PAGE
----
Why I Changed My Mind About Dummies

Photo credit: eperales https://www.flickr.com/photos/eperales/2504967075

I hated dummies. I really did. I was determined that none of my kids would ever have one. I would never judge a parent for giving their child one, but I have to admit to doing a little inward shudder when I saw babies with one in their mouth, or a toddler running around sucking on them.

Not only did I think they looked awful, I was worried about the effect that they would have on speech development and getting them to give them up. I really did hate them.

Then Benjamin became ill, and everything changed.

On his first night in the High Dependency Unit in hospital, where he was being treated for severe jaundice and sepsis, he was on a drip to keep he hydrated and increase his sodium levels, so he wasn’t allowed a bottle. Three week old babies have the natural instinct to suck, whether on a bottle, a boob or a dummy. To calm him down, the nurses made him a makeshift dummy out of a disposable bottle teat stuffed with cotton wool (to stop him sucking in air). It instantly soothed him. The next day they found him a proper dummy – and he has had one ever since.


Now, whilst I would rather him not have one, I have realised that it is something he wants, and something that soothes him. It’s not the awful thing I thought it was. They are only babies for such a short time – if something makes them happy, let them have it. It can also give you a bit more peace at night! It also can apparently help reduce the risk of SIDS, which in my eyes can only be a good thing.

I still hate the look of it – I’ve got too many photos where he has one in his mouth, but now that he is almost eight months, we are very slowly trying to cut down on how often he has it. I try not to let him have it whilst he is having a crawl around or play, and when he hits twelve months, I’m hoping we can wean him off it apart from naps, nights and in the car.

I used to think (naively) sucking thumbs was better than dummies – for the simple reason that children can’t really play with a thumb in their mouth the same way they can with a dummy, but actually, that’s pretty daft. You can take a dummy away – you can’t take a thumb away. You sometimes see adults sucking their thumb but you never see teenagers sucking a dummy!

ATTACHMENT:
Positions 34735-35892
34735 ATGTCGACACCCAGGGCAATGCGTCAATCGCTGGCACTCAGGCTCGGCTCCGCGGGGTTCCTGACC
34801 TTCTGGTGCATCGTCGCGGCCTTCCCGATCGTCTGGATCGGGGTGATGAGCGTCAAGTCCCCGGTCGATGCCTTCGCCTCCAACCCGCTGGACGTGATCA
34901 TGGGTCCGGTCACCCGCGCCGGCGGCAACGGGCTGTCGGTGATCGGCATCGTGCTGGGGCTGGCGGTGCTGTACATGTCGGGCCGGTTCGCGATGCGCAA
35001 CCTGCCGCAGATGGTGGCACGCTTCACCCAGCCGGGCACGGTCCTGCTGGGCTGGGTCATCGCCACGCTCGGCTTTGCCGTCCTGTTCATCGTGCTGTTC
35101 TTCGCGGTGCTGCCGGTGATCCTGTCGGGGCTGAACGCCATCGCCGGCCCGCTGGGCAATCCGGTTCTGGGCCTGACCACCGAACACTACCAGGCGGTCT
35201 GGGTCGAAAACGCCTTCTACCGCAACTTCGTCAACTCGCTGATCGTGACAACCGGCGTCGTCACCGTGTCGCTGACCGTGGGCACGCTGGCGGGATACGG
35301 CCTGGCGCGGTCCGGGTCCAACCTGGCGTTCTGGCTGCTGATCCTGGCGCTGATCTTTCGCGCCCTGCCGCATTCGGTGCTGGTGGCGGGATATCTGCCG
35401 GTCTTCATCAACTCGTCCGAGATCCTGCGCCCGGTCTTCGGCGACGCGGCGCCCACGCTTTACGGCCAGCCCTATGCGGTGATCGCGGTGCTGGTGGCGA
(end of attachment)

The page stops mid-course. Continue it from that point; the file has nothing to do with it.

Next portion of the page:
What are your thoughts on dummies?

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6 thoughts on “Why I Changed My Mind About Dummies”

  1. I’m the same as you, never thought I’d use one, but my older daughter was ill and it was the only thing that soothed her. Nowadays she only has it at nap time and bed time, hopefully soon she won’t even need it then!

  2. I don’t agree or disagree to be honest. Although, I do think some children that you see with them who are older don’t really need one. Nicholas had one from about 3 months when he started teething (as he liked to chew it more than suck it). He had it till he was about 18 months-2 years, we took it off him one day and he never even asked for it. Bradley on the other hand has never had one. He just didn’t want one when offered as a baby and we never tried again. Xx

  3. I learned very early on you have to do whats right for you and for us it was to use a dummy. Our girl had one right from the start but I only ever used it when she was poorly or when she needed to nap and was fighting it. Fast forward to 2.5 years old and she only ever has it as part of her bedtime routine, which is setting up a massive horrible task for us in a few months when we have decided to get rid of it #PoCoLo

  4. I was sooo anti-dummy. My oldest never had one and I think if I’m honest I was a bit judgemental, particularly if the toddler was older. But when my younger son had reflux and the only thing that helped him sleep without bringing up (too much) feed was the suck-swallow reflex a dummy encourages…well, I changed my tune. If I were to have another child, I would probably not think twice about using one again either, reflux or not. My youngest is a much better sleeper than his brother ever was, and I do think the dummy helped with that.


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